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Topete v. United States

United States District Court, N.D. Alabama, Northwestern Division

September 30, 2014

RAUL TOPETE, Petitioner,
v.
UNITED STATES OF AMERICA, Respondent. Crim. No. 3:05-CR-0257-SLB-PWG

MEMORANDUM OPINION

SHARON LOVELACE BLACKBURN, District Judge.

This case is presently pending before the court on the parties' Objections, (docs. 35, 36, 38), [1] to the Magistrate Judge's Report and Recommendation, (doc. 33), recommending that petitioner Raul Topete's Motion to Vacate, Set Aside, or Correct Sentence pursuant to 28 U.S.C. § 2255 [hereinafter Motion to Vacate], (doc. 1), be denied. Petitioner contends that his conviction for conspiracy and money laundering should be vacated based on the ineffectiveness of his counsel; he contends his counsel was ineffective based on seven grounds:

1. Failing to insure his Sixth Amendment right to an impartial jury by failing to strike a juror;
2. Refusing to allow Mr. Topete to testify in his own defense;
3. Failing to conduct any pretrial investigation;
4. Failing to object to the introduction of audio tapes into evidence;
5. Failing to challenge the testimony of witness Jason Moore;
6. Failing to object to the prosecutor's closing argument and to correct Government misstatements; and
7. Failing to correct the trial court's reliance on an inaccurate mandatory minimum and incorrect evidence as to drug quantity.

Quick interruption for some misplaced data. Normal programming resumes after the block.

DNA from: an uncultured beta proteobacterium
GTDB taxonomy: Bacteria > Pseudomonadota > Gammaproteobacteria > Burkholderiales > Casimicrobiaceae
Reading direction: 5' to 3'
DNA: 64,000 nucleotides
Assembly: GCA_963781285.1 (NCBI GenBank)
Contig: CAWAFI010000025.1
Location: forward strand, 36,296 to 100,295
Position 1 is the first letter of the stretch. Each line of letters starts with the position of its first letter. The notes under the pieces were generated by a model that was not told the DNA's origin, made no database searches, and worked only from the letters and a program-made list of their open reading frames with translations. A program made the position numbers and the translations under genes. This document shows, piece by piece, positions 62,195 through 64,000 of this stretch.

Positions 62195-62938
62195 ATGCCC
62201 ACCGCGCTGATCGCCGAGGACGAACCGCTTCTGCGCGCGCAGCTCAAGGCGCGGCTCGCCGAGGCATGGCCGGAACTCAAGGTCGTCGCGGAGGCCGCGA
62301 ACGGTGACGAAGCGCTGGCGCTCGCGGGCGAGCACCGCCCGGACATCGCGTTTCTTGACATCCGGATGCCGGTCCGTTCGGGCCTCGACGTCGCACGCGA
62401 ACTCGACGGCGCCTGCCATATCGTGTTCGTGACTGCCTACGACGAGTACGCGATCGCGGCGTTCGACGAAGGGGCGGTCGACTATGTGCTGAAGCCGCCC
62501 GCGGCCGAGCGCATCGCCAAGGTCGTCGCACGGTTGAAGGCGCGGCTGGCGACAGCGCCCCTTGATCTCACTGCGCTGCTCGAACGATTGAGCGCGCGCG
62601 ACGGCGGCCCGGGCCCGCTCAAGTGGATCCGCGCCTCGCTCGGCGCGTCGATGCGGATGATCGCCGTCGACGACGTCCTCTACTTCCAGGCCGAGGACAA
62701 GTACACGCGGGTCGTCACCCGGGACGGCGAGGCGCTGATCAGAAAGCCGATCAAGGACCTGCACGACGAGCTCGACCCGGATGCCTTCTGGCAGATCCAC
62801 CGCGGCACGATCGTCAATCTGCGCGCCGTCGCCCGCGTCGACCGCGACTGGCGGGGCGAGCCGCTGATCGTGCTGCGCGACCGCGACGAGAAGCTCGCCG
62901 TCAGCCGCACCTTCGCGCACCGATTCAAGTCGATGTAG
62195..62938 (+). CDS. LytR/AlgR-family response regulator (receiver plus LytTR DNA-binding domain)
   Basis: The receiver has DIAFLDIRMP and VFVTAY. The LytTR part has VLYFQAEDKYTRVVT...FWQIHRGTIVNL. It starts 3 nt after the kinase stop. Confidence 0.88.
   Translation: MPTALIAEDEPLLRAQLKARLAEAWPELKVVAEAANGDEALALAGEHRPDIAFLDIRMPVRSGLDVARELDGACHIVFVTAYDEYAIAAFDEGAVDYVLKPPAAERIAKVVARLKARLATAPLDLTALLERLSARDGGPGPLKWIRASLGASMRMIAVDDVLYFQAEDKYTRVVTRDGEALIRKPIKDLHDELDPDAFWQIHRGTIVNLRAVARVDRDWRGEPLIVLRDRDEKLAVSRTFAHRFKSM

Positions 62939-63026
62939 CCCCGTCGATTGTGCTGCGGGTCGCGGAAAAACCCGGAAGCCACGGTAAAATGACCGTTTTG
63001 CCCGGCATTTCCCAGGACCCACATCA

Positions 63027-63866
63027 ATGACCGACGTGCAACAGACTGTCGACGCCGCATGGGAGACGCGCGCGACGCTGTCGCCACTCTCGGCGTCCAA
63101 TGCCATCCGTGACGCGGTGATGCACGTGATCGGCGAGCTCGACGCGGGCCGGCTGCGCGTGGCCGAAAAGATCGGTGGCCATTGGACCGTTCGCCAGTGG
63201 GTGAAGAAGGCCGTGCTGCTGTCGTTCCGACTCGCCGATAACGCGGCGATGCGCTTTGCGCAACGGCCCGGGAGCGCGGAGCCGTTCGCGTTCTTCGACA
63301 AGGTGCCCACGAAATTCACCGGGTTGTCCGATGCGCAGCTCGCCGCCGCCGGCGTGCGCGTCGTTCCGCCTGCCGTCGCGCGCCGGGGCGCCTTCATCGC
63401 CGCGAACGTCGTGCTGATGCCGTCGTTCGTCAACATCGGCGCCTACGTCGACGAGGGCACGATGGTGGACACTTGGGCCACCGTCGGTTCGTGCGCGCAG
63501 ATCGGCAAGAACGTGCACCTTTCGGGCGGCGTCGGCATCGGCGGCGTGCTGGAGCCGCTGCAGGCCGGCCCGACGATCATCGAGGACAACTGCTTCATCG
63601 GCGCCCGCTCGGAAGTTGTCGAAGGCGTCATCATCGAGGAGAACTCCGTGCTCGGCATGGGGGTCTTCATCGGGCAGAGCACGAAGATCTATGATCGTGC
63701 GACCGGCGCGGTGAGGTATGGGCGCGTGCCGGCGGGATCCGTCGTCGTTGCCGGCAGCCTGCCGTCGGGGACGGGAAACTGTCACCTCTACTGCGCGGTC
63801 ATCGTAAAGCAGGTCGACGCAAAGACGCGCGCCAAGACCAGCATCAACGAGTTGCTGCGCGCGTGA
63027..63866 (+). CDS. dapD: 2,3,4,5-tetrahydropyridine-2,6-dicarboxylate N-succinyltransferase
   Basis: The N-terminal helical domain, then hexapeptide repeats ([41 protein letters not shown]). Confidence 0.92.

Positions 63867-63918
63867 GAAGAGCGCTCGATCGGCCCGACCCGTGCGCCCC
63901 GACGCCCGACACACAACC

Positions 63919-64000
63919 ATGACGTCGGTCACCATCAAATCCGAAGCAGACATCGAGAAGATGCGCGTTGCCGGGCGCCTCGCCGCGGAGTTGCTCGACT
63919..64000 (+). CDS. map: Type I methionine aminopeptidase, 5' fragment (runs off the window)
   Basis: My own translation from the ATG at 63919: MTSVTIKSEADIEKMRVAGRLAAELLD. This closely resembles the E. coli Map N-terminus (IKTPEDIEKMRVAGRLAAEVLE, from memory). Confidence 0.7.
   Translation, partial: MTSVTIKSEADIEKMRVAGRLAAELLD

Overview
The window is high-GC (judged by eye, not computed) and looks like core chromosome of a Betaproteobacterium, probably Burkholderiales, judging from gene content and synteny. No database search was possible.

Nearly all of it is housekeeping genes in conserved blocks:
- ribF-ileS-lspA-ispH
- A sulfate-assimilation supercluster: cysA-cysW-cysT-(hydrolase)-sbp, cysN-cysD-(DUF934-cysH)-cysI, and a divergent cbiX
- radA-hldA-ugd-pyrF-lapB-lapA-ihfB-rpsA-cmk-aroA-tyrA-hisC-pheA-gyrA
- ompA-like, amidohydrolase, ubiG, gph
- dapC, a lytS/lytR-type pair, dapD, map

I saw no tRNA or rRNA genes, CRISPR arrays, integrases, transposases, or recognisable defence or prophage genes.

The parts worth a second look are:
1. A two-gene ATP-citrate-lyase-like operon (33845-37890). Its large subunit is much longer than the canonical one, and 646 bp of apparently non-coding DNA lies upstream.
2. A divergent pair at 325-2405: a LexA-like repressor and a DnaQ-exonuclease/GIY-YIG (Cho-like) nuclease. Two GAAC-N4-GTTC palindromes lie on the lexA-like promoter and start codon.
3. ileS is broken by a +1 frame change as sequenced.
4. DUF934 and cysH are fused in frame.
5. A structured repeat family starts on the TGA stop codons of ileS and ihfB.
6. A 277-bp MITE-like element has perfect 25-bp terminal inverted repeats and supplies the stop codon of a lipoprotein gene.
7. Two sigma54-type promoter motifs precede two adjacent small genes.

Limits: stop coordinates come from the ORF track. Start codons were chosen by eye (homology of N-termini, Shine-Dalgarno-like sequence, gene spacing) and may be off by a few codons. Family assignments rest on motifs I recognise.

(Doc. 33 at 1-2.)

I. REVIEW OF REPORT AND RECOMMENDATION

The district court reviews de novo those parts of a Report and Recommendation to which a party objects. See 28 U.S.C. § 636(b)(1); Fed.R.Civ.P. 72(b)(3)("The district judge must determine de novo any part of the magistrate judge's disposition that has been properly objected to."). The court may review the other parts of the Report and Recommendation for plain error or manifest injustice. United States v. Slay, 714 F.2d 1093, 1095 (11th Cir. 1983)(citing Nettles v. Wainwright, 677 F.2d 404, 410 (11th Cir. 1982)). "The district judge may accept, reject, or modify the recommended disposition; receive further evidence; or return the matter to the magistrate judge with instructions." Fed.R.Civ.P. 72(b)(3).

In this case, the Government has objected to the Magistrate Judge's finding that Mr. Topete was coerced into waiving his right to testify based on statements by his counsel. (Doc. 36.) Mr. Topete and his appointed counsel object to the Magistrate Judge's recommendation that his Motion to Vacate be denied. (Docs. 35, 38.)

II. SECTION 2255 STANDARD

Mr. Topete has the burden of showing he is entitled to relief from his sentence pursuant to 28 U.S.C. § 2255. See Greene v. United States, 880 F.2d 1299, 1301 (11th Cir. 1989)(citing United States v. Gray, 626 F.2d 494, 502 (5th Cir.1980), cert. denied 449 U.S. 1091 (1981)).[2] "Relief under 28 U.S.C. § 2255 is reserved for transgressions of constitutional rights and for that narrow compass of other injury that could not have been raised on direct appeal and would, if condoned, result in a complete miscarriage of justice.'" ...


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